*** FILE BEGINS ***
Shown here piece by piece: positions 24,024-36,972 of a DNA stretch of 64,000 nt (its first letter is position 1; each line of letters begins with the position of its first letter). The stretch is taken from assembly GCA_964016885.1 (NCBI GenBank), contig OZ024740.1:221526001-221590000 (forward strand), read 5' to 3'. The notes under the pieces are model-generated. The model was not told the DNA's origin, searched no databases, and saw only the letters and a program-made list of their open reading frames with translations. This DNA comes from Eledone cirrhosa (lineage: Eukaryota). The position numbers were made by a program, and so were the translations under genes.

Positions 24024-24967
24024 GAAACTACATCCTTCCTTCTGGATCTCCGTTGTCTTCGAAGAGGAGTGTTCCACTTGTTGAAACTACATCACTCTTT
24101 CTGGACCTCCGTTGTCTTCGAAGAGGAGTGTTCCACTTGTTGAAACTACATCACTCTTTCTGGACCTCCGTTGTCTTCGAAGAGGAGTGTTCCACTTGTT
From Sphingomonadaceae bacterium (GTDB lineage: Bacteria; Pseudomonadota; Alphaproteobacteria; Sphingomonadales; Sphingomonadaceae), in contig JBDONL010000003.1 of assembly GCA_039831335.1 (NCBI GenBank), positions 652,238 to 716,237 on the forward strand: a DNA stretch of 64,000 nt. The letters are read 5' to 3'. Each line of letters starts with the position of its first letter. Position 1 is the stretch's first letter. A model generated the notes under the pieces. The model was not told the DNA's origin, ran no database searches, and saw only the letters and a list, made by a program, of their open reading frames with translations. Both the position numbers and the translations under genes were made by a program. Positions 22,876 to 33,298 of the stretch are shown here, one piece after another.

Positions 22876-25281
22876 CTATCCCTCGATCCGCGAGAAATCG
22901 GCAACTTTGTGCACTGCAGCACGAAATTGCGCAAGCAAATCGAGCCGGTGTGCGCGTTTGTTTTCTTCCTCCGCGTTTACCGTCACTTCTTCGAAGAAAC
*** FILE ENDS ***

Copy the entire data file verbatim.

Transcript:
Shown here piece by piece: positions 24,024-36,972 of a DNA stretch of 64,000 nt (its first letter is position 1; each line of letters begins with the position of its first letter). The stretch is taken from assembly GCA_964016885.1 (NCBI GenBank), contig OZ024740.1:221526001-221590000 (forward strand), read 5' to 3'. The notes under the pieces are model-generated. The model was not told the DNA's origin, searched no databases, and saw only the letters and a program-made list of their open reading frames with translations. This DNA comes from Eledone cirrhosa (lineage: Eukaryota). The position numbers were made by a program, and so were the translations under genes.

Positions 24024-24967
24024 GAAACTACATCCTTCCTTCTGGATCTCCGTTGTCTTCGAAGAGGAGTGTTCCACTTGTTGAAACTACATCACTCTTT
24101 CTGGACCTCCGTTGTCTTCGAAGAGGAGTGTTCCACTTGTTGAAACTACATCACTCTTTCTGGACCTCCGTTGTCTTCGAAGAGGAGTGTTCCACTTGTT
From Sphingomonadaceae bacterium (GTDB lineage: Bacteria; Pseudomonadota; Alphaproteobacteria; Sphingomonadales; Sphingomonadaceae), in contig JBDONL010000003.1 of assembly GCA_039831335.1 (NCBI GenBank), positions 652,238 to 716,237 on the forward strand: a DNA stretch of 64,000 nt. The letters are read 5' to 3'. Each line of letters starts with the position of its first letter. Position 1 is the stretch's first letter. A model generated the notes under the pieces. The model was not told the DNA's origin, ran no database searches, and saw only the letters and a list, made by a program, of their open reading frames with translations. Both the position numbers and the translations under genes were made by a program. Positions 22,876 to 33,298 of the stretch are shown here, one piece after another.

Positions 22876-25281
22876 CTATCCCTCGATCCGCGAGAAATCG
22901 GCAACTTTGTGCACTGCAGCACGAAATTGCGCAAGCAAATCGAGCCGGTGTGCGCGTTTGTTTTCTTCCTCCGCGTTTACCGTCACTTCTTCGAAGAAAC